Updated: May 19, 2022
Buying batteries is quite a mess because there is no proper information about the battery performance and backup time is available on the net. Also, there are lots of options for batteries available on e-commerce site which make buying batteries online much more of a headache.
Even once I talk about 150Ah Battery with the owner of the batteries retailer shop. And whatever he said about the 150Ah battery was almost wrong, it looks like he never goes through the manual of the battery.
In this blog, I will give you a brief introduction to the 150Ah battery and backup time for different classes (C10 and C20) and different loads.
Before jumping into each and the details, you need to know about the 150Ah battery, here is short a note on the 150Ah battery.
What means by a 150Ah battery?.
150Ah is mean that battery is guaranteed to provide a continuous current of 15 Ampere over the discharge period of 10 hours (that is, 15A x 10h =150Ah) if the battery is of Class C10 and if it is of Class C20 it will provide a continuous current of 7.5 Ampere over the discharge period of 20 hours (that is, 7.5A x 20h =150Ah).
Definition of a 150Ah battery
Generally, there are only two details you will find on the sticker of the battery other than the warranty, that is the battery voltage (‘V’) and battery rating (in ‘Ah’).
Where Ah or Ampere/hour capacity is current a battery can provide over a specified period of time to a specific End of discharge Voltage at a specific temperature. Whereas End of discharge Voltage is the level to which the cell voltage is allowed to fall to before affecting the load.
The voltage battery provides before it fails is called End of discharge Voltage.
As the battery starts discharging, the voltage across its terminals starts reducing too but the rate of voltage drop throughout the discharging period is not too much high.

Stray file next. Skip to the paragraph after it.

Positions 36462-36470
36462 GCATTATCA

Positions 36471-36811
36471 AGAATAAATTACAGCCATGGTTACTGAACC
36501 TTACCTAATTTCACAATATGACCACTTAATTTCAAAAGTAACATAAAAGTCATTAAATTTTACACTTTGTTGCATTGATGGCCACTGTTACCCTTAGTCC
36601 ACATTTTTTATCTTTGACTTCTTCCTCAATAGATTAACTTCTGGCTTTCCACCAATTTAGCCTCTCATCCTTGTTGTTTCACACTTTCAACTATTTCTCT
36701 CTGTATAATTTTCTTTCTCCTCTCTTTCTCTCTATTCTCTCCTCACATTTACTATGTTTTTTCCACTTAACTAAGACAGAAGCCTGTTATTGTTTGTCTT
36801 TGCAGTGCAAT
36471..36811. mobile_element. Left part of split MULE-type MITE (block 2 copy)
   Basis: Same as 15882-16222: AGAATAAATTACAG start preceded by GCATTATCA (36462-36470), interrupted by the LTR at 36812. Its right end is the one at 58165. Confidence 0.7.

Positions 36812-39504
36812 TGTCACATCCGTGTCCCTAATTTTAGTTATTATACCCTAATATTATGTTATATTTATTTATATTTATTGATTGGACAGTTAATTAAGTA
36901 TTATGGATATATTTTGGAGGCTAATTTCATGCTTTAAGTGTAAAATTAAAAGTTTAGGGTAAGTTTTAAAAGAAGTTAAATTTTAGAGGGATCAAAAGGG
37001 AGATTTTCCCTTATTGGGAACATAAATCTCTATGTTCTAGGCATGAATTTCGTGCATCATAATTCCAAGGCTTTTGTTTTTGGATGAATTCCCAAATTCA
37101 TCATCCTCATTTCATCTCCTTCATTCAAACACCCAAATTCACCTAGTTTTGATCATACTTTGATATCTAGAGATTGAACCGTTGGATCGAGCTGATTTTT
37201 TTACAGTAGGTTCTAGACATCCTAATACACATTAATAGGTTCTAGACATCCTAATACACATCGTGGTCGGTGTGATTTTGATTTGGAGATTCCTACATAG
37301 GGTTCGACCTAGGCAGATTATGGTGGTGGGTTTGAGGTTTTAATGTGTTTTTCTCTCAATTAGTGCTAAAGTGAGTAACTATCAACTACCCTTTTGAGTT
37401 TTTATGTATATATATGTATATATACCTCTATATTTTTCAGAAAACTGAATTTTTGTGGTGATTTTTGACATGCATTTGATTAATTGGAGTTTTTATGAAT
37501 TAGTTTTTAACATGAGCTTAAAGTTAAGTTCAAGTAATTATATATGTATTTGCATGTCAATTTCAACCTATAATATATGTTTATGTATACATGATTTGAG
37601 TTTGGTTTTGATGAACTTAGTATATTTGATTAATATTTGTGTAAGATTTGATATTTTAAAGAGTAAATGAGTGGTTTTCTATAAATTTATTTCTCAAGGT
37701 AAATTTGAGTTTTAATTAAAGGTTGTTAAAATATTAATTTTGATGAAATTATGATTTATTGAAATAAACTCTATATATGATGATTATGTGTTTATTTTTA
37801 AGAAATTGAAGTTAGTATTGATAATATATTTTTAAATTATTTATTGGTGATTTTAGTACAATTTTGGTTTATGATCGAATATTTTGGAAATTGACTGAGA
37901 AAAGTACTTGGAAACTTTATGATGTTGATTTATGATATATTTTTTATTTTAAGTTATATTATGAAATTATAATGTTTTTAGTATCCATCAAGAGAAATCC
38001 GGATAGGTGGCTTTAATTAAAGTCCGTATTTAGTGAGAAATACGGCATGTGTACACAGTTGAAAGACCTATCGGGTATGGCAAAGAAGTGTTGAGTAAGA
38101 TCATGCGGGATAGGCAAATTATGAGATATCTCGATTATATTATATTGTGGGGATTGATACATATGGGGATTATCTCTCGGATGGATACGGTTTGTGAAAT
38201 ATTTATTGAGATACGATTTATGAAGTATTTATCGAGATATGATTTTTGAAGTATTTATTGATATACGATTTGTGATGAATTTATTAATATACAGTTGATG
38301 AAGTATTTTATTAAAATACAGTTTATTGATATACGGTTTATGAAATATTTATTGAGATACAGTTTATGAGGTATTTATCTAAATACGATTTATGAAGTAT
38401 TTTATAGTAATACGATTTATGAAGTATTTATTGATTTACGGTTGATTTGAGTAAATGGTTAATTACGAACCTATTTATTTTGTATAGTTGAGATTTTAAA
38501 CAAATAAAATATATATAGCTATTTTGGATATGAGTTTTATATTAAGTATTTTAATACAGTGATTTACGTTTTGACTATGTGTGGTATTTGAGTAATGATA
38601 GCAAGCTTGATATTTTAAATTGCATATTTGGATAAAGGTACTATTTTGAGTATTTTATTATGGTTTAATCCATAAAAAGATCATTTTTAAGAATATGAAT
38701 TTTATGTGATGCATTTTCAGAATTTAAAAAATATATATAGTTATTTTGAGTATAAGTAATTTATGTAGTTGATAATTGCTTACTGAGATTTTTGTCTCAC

Also, the battery voltage is the nominal voltage across battery terminals. Generally, the battery voltage for a 150Ah battery is 12V or 24V.
A 12V, 150Ah battery is the most common battery available in the market over the globe and it is made of 6 numbers 2 V cells with End of discharge Voltage per cell is varied from 1.75 V to 1.8 V. Hence the End of discharge voltage for 12V battery varies from 10.5V (1.75V x 6) to 10.8V (1.8V x 6).
Lead acid cells generally produce an electrical potential of 2V while Nickel-cadmium cells generally produce an electrical potential of 1.2V
If you try to find the details of “End of discharge Voltage” for the battery on its sticker, you won’t find the same. To get the same you need to ask for the battery specification from the battery retailer or you can download the same from the manufacturer’s website.
Following is an example of battery specification I found on the internet, you may find a completely different format of specification because there is no such standard for the same.
As per the above specification of battery, the capacity of the battery is defined as 150Ah at a 10-hour rate to EOD of 1.8V per cell at 25 Degree Celsius. As you can see, the number of cells is also defined in the above specification, which is ‘6’.
This means that this 12V, 150Ah battery is guaranteed to provide a continuous current of 15A over the completely discharge period of 10 hours (that is 15 Ampere x 10 Hour=150 Ah) and the end of discharge voltage of the battery will be 10.8V (6 x 1.8V per cell) at 25 Degree Celsius.